Look 675 review

Look 675
Cycling Weekly Verdict

One thing everyone will agree on after riding it is its ease of use: it's a bike for anyone and everyone. Although the 675 may not herald another industry landmark like the clipless pedal, this is another brilliant bike and is certain to become another brand-defining moment for Look.

Reasons to buy
  • +

    Great handling

  • +

    Comfortable ride

Reasons to avoid
  • -

    Not much

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French company Look is synonymous with the pro peloton. The 675 is its latest offering, sporting its new integrated A-Stem and is aimed at the sportive market.

What's interesting to note on the 675 is that the new A-Stem and Direct Drive system hasn't gone in at the very top end of the Look range. Instead it's inserted at a more affordable level within the sportive market - the market that appears to be steering bike brands into producing more compliant frames at the upper echelons.

The A-Stem runs in line with the top tube, giving the bike its unique profile. Made from machined 3D forged aluminium, the stem gives the option of -15° and +15° of rise adjustment. A neat half-moon spacer is housed in the handlebar clamp to adjust the reach.

Aluminium stems and bars are popular in the pro peloton for their rigidity, and the stem is complemented by a set of 3T Ergonova alloy bars. The integration continues with a seatpost clamp recessed into the top tube, keeping the line from seat cluster to head tube smooth.

Go Direct

It's this integration that has allowed Look to apply its Direct Drive concept. The head tube, tapering from 1in to 1 1/8in, has a shortened pivot and does away with the need for headset spacers, giving the 675 the appearance of a ‘slammed' front end. The old maxim that looks can be deceiving is pertinent, because this Look certainly is deceiving. It appears far racier than it really is.

A standard 86.5mm press-fit bottom bracket is integrated into the frame, giving a very neat finish. While simultaneously protecting its contents from the elements, the other bonus is that widening the frame in that area creates increased lateral stiffness for better power transition through the pedals.

A new manufacturing process of strengthening the three most relevant zones on the frame - bottom bracket, head tube and seat cluster - before placing the carbon into the mould, has produced a frame that is stiff and strong.

The effects are noticeable on the road, both in comfort and acceleration. The frame geometry gives the bike a tall front end, which provides greater comfort for long hours in the saddle (a Fizik Ardea to be specific). It's a very easy bike to live with, whether you've been riding a road bike for a lifetime or a lunchtime.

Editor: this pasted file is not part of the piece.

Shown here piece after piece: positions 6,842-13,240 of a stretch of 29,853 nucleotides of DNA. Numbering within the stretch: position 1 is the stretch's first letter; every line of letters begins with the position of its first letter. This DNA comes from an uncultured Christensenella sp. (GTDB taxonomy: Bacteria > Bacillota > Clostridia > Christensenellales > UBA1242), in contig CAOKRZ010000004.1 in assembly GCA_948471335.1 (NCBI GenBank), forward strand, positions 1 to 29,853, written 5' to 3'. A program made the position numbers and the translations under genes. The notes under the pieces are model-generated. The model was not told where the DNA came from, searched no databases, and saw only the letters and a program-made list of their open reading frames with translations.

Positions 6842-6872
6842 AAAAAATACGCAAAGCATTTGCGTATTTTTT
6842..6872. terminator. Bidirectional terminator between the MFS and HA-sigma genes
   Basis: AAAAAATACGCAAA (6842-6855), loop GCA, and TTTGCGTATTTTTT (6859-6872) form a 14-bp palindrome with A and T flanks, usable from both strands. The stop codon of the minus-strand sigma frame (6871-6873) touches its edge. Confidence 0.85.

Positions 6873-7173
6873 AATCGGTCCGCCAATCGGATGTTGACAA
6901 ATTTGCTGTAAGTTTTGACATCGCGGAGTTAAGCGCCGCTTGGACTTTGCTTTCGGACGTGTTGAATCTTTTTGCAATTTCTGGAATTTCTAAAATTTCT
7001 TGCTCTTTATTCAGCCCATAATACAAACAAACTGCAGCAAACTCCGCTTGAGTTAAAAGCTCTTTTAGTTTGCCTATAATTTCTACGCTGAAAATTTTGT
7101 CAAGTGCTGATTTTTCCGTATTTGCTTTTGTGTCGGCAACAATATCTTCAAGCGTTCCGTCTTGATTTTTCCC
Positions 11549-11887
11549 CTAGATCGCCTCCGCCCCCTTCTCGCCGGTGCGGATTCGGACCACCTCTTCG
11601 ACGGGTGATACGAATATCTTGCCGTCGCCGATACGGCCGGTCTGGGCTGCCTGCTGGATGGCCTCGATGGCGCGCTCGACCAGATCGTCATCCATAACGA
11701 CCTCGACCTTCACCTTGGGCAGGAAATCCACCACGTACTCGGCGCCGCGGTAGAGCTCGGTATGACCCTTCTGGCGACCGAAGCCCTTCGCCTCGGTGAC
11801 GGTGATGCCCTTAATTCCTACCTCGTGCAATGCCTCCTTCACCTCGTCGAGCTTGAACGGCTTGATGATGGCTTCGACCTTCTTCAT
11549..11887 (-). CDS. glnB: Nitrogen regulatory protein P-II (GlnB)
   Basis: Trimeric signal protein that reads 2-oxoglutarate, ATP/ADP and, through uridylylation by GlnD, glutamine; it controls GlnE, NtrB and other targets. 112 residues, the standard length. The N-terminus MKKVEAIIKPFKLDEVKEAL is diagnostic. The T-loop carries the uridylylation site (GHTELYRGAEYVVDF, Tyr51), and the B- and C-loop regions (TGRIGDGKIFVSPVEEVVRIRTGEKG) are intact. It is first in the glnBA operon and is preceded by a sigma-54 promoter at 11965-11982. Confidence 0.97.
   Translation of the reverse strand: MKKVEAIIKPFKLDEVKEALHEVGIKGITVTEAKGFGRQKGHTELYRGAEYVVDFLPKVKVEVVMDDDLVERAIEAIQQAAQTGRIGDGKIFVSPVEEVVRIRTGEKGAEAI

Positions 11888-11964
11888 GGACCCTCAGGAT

Adding to the bike's useability is the Shimano Ultegra Di2 groupset. Balancing functionality with a not-so-out-of-reach price tag, it marries the obedient but performance-driven frame perfectly.

The 675 features integrated cable passages for electronic groupsets that allows cabling to run internally through the down tube.

The battery mount is beside the BB on the underside of the down tube; an ideal location as the added weight of the battery adds to the heft of the chainset and BB.

The compact chainset (50/34) is expected and indeed ideal for a bike of this genre, capable for a variety of parcours whether attacking the cols or a Sunday club run.

There are options for different wheelsets for the 675, as well as groupsets.

The test bike came with Mavic Cosmic Carbone SLR wheels that appeal on two counts: visually their black braking surface and bladed spokes look great, and aurally they make a terrific whizz when braking reminiscent of the flying saucer bearing down in War of the Worlds. This satisfying noise is from the Exalith braking surface that Mavic introduced to improve braking and handling.

The spokes are Mavic's carbon R2R (‘rim to rim') and although a little harsh at times and sometimes problematic in crosswinds, go some way towards explaining the 675's impeccable handling when cornering.

The rail deal

You can find inspiration in the most unlikely places. If asked to sum up the Look 675 in one sentence, it would be a line from a wholly incongruous film that springs to mind. Because like Richard Gere's silver Lotus in Pretty Women, "This baby corners like it's on rails."

The bike arrived for the test at roughly the same time as the snow hit our shores.

To give a bike a thorough test, hours need to be clocked up. It's useful to try to replicate all types of riding such as hills and the odd signpost sprint. For the majority of the time spent on the bike, conditions were far from perfect, but the enjoyment was the same and this is a fact that speaks volumes.

A bike that can perform in those conditions should perform when the roads are drier and the weather warmer. When it did brighten up, it didn't disappoint. The ride quality is sublime and with its supreme handling, it's a pleasure to ride in all circumstances but one: crosswinds are a bugbear.

Deep-section wheels are certainly in demand for their aesthetics as much as their speed-enhancing quality, but think objectively when choosing hoops. Going too deep impairs handling and adds weight.

It would have been interesting to see just how differently the bike behaves with a box-section rim. But that's splitting hairs - the Look 675 is a great bike whose aesthetics will divide opinion.

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